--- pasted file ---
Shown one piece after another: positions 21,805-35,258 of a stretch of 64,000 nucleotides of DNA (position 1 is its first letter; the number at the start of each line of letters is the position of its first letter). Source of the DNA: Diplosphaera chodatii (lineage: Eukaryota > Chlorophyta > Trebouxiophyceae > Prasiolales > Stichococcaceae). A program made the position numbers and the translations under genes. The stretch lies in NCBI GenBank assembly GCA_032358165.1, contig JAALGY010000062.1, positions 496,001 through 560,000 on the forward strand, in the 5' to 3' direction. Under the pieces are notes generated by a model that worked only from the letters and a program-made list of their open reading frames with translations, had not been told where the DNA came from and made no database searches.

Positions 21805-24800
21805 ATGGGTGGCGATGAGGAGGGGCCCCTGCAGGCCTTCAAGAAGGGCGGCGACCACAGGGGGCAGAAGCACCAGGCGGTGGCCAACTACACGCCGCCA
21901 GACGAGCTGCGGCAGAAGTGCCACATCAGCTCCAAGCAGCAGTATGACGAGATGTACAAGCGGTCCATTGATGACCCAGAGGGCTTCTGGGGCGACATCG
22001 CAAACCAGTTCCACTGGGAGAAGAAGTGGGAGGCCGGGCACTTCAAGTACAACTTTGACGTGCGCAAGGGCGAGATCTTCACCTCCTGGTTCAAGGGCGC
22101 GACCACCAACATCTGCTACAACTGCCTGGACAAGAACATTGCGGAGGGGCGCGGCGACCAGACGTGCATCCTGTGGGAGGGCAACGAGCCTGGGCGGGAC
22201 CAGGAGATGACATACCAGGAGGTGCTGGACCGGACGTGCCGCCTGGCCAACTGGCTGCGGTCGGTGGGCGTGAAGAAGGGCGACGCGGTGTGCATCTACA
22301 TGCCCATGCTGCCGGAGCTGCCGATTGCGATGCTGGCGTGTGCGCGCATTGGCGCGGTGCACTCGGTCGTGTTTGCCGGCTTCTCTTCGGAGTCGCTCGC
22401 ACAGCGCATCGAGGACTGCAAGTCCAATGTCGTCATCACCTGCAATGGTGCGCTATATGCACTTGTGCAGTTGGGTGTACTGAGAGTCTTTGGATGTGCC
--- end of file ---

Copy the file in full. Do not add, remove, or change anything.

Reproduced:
Shown one piece after another: positions 21,805-35,258 of a stretch of 64,000 nucleotides of DNA (position 1 is its first letter; the number at the start of each line of letters is the position of its first letter). Source of the DNA: Diplosphaera chodatii (lineage: Eukaryota > Chlorophyta > Trebouxiophyceae > Prasiolales > Stichococcaceae). A program made the position numbers and the translations under genes. The stretch lies in NCBI GenBank assembly GCA_032358165.1, contig JAALGY010000062.1, positions 496,001 through 560,000 on the forward strand, in the 5' to 3' direction. Under the pieces are notes generated by a model that worked only from the letters and a program-made list of their open reading frames with translations, had not been told where the DNA came from and made no database searches.

Positions 21805-24800
21805 ATGGGTGGCGATGAGGAGGGGCCCCTGCAGGCCTTCAAGAAGGGCGGCGACCACAGGGGGCAGAAGCACCAGGCGGTGGCCAACTACACGCCGCCA
21901 GACGAGCTGCGGCAGAAGTGCCACATCAGCTCCAAGCAGCAGTATGACGAGATGTACAAGCGGTCCATTGATGACCCAGAGGGCTTCTGGGGCGACATCG
22001 CAAACCAGTTCCACTGGGAGAAGAAGTGGGAGGCCGGGCACTTCAAGTACAACTTTGACGTGCGCAAGGGCGAGATCTTCACCTCCTGGTTCAAGGGCGC
22101 GACCACCAACATCTGCTACAACTGCCTGGACAAGAACATTGCGGAGGGGCGCGGCGACCAGACGTGCATCCTGTGGGAGGGCAACGAGCCTGGGCGGGAC
22201 CAGGAGATGACATACCAGGAGGTGCTGGACCGGACGTGCCGCCTGGCCAACTGGCTGCGGTCGGTGGGCGTGAAGAAGGGCGACGCGGTGTGCATCTACA
22301 TGCCCATGCTGCCGGAGCTGCCGATTGCGATGCTGGCGTGTGCGCGCATTGGCGCGGTGCACTCGGTCGTGTTTGCCGGCTTCTCTTCGGAGTCGCTCGC
22401 ACAGCGCATCGAGGACTGCAAGTCCAATGTCGTCATCACCTGCAATGGTGCGCTATATGCACTTGTGCAGTTGGGTGTACTGAGAGTCTTTGGATGTGCC